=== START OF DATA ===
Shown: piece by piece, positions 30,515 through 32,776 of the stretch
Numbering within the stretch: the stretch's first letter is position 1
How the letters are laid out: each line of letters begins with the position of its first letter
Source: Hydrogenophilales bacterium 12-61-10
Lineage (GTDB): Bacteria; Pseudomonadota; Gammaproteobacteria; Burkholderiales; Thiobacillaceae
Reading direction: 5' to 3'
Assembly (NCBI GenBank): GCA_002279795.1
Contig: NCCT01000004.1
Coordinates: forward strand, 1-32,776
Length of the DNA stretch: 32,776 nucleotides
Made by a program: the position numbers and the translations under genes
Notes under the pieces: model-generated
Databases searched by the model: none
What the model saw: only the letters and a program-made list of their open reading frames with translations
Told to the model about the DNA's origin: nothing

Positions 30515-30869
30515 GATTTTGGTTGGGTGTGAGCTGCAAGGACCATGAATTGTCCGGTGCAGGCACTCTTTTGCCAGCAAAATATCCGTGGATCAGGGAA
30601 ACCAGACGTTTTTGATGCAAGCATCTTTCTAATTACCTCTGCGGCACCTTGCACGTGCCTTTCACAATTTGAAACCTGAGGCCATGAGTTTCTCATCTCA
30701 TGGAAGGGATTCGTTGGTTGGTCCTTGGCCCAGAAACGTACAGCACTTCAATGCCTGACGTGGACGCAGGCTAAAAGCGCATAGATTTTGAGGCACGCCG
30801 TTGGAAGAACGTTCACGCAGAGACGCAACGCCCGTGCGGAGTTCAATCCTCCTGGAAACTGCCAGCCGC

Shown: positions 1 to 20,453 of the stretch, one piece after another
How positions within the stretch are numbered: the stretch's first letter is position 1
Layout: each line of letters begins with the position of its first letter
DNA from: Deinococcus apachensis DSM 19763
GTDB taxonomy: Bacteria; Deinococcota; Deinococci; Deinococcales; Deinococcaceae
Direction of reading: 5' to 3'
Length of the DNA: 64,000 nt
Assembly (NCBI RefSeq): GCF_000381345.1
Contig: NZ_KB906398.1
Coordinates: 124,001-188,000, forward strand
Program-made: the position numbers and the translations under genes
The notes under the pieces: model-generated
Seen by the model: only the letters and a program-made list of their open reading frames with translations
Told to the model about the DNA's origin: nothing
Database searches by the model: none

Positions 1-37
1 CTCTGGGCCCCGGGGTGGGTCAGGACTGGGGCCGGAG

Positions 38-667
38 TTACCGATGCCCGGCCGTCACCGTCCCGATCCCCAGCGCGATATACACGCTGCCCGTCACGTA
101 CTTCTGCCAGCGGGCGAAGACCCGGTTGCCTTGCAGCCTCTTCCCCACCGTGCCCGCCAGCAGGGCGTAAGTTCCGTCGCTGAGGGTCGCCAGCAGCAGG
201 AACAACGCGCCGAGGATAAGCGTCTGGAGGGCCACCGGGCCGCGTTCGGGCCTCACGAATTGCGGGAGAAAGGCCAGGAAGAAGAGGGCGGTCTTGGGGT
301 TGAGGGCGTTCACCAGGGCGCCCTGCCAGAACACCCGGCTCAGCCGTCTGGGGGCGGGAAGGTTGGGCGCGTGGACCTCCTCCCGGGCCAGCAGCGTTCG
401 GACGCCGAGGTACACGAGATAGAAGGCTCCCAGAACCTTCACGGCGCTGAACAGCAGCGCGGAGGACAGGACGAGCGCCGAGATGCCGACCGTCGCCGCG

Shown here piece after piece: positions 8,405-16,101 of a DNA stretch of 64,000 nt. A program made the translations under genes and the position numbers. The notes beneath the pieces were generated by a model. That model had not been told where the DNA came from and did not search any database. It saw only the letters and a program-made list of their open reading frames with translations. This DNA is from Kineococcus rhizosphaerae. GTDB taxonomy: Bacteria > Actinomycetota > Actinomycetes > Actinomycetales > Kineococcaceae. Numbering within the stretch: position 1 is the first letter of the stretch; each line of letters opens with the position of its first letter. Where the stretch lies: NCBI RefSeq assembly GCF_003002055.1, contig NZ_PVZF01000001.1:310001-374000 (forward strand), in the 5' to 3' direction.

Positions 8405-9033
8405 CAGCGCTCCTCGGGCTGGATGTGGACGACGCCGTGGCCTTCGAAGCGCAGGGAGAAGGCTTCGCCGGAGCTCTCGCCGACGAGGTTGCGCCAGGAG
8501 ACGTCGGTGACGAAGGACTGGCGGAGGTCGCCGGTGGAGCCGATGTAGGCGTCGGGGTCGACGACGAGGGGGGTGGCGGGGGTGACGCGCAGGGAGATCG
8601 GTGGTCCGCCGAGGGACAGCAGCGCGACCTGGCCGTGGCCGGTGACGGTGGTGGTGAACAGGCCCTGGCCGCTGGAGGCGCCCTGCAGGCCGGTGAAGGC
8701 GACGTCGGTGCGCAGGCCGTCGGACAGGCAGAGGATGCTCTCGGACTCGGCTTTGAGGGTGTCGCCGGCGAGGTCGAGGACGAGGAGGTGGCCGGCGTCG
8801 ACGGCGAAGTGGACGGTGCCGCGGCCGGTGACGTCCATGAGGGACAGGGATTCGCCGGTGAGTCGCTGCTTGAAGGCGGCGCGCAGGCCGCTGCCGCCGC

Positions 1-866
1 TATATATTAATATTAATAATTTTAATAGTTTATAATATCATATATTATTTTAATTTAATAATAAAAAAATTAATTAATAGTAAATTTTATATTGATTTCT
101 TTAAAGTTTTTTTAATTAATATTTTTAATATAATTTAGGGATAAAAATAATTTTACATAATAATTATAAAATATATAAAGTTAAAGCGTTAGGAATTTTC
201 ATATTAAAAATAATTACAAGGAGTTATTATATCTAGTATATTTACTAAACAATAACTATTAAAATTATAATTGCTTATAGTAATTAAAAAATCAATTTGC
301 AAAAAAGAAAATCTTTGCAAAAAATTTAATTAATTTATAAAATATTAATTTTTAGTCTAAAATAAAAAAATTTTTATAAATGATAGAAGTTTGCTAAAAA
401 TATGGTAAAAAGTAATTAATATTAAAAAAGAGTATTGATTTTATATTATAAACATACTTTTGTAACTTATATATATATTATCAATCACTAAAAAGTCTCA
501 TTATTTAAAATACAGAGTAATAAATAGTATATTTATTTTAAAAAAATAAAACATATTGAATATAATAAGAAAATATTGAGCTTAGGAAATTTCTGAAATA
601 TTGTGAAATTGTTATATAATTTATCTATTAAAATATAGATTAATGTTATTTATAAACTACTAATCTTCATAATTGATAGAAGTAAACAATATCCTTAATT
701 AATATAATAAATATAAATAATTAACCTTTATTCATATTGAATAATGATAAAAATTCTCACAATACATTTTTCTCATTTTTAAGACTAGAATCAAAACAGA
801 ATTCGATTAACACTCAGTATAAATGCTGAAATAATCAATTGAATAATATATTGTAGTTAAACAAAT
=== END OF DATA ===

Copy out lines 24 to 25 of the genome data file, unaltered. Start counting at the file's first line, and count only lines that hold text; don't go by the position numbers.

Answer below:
DNA from: Deinococcus apachensis DSM 19763
GTDB taxonomy: Bacteria; Deinococcota; Deinococci; Deinococcales; Deinococcaceae